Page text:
Celia Alvarez Muñoz

Roberto Tejada

 

A Ver: Revisioning Art History, Volume 3
July 2009

 
Born in El Paso in 1937, Celia Alvarez Muñoz grew up amid competing cultures, languages, and value systems along the U.S.-Mexico border. In this in-depth study, Roberto Tejada gives an account of the artist through biography and cultural history, in conjunction with more traditional art history and close visual analysis. As both poet and photography historian, Tejada offers a critical corollary to Alvarez Muñoz’s artistic practice: while the poet engages the arbitrariness of language, the photography historian engages the indexical nature of the image. In straddling these modes, Celia Alvarez Muñoz introduces us to an image-text artist whose art explores the first glances and misread signs that occur where cultures meet and the stories that they tell about the history of American society, culture, and modern art.
 
"Celia Alvarez Muñoz  is an elegantly written study that situates the author's work in relation to Chicana/o cultural history as well as to (post)minimalist and (post)conceptualist art.... It lays a foundation for rethinking the canon in a way that bridges the gap between Latin American studies and U.S. art criticism."  
— Claire Fox, author of The Fence and the River: Culture and Politics at the U.S. Mexico Border      
                    
To learn more about the A Ver: Revisioning Art History project, click here.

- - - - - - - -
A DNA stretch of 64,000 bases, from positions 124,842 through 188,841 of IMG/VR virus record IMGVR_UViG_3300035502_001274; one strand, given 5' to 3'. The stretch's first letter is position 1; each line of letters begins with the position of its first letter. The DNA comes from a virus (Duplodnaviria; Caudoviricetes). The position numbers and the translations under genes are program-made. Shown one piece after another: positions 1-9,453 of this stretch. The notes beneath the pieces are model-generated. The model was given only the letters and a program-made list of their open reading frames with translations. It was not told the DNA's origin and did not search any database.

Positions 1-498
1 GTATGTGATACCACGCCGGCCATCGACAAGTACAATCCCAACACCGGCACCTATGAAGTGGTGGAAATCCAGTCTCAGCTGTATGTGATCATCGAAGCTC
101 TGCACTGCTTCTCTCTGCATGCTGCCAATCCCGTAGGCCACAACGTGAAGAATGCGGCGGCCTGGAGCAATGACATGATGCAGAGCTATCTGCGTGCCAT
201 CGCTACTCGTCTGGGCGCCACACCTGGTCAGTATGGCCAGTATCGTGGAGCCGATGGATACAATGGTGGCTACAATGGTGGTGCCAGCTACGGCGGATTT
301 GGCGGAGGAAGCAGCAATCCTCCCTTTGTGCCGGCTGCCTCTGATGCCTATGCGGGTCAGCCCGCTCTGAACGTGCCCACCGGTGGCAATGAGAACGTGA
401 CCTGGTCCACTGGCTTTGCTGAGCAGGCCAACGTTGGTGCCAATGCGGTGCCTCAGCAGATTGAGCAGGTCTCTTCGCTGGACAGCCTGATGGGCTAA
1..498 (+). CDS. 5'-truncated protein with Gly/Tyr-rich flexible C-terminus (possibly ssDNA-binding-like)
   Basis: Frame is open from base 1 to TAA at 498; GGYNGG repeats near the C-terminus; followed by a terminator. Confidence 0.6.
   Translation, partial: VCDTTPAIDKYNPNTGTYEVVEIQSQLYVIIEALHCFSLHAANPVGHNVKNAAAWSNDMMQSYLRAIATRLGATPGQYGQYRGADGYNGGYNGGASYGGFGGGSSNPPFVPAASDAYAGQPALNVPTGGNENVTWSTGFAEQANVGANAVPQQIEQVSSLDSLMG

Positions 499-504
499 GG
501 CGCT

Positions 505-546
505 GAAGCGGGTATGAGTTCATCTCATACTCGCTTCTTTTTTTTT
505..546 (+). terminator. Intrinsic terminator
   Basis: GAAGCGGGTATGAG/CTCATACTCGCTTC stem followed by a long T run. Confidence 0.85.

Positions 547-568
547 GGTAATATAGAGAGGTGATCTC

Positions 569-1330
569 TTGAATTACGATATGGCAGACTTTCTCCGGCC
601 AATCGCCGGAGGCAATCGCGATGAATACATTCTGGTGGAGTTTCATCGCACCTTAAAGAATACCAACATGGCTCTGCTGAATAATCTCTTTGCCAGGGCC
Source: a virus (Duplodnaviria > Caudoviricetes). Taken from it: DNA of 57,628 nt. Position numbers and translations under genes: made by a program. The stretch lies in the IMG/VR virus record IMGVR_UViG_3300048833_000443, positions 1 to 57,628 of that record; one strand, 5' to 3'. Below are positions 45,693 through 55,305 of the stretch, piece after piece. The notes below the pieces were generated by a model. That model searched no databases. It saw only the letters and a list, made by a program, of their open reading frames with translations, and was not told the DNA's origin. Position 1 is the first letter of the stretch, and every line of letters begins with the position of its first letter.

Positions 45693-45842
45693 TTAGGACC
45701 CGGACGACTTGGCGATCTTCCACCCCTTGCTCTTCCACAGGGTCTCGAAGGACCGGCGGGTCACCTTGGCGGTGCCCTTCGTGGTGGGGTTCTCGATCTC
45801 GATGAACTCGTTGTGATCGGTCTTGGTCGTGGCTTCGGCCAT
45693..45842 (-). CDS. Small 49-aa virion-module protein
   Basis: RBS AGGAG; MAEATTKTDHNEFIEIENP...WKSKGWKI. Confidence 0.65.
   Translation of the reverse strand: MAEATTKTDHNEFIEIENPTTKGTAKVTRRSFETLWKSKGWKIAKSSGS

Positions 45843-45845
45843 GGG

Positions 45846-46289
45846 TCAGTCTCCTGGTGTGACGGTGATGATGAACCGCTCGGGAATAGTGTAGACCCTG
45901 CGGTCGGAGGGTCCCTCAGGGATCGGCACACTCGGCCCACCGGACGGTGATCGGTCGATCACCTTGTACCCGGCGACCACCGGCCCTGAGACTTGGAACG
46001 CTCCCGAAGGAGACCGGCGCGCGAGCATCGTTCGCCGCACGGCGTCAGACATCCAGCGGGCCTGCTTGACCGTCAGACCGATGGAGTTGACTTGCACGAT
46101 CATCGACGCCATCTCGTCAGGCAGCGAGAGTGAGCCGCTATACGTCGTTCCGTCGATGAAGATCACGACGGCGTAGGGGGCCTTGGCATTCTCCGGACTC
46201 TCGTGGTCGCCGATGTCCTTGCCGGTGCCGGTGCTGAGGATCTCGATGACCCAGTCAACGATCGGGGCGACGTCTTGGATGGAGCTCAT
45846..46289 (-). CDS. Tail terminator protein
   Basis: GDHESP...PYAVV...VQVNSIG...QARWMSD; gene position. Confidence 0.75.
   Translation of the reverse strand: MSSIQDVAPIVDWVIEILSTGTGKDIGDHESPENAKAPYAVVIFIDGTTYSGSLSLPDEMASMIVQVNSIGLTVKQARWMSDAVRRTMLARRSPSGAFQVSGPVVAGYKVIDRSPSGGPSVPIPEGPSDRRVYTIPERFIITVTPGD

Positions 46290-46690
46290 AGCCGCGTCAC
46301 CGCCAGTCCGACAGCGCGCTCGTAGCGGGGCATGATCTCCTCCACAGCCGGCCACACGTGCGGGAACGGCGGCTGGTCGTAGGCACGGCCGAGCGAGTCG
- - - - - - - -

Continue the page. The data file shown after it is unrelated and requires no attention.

ISBN (cloth): 
978-0-89551-111-9
ISBN (paper): 
978-0-89551-112-6
Cloth
Paperback
138 pages.
65 color illustrations.
7.5 x 9 in.
Available from the
University of Minnesota Press
$60.00 cloth
$24.95 paperback
2010 International Latino Book Awards
2nd Place, Best Arts Book (English)
"Tejada effectively demonstrates how Alvarez Muñoz’s critical dialogue with mainstream art and its institutions exposes 'features of a culture often neglected by histories of art founded only on aesthetic form."
— Tatiana Flores, Woman's Art Journal
"Celia Alvarez Muñoz makes a significant contribution to art history, exploring the artist’s highly complex verbal/visual process of weaving together U.S.-Mexico history and contemporary art practices.... This book is an impressive addition to the growing body of scholarship on Latino artists and will serve as a cornerstone for a wide range of courses on art history, Chicano studies, and women’s studies."
— Kellie Jones, Art History and Archaeology, Columbia University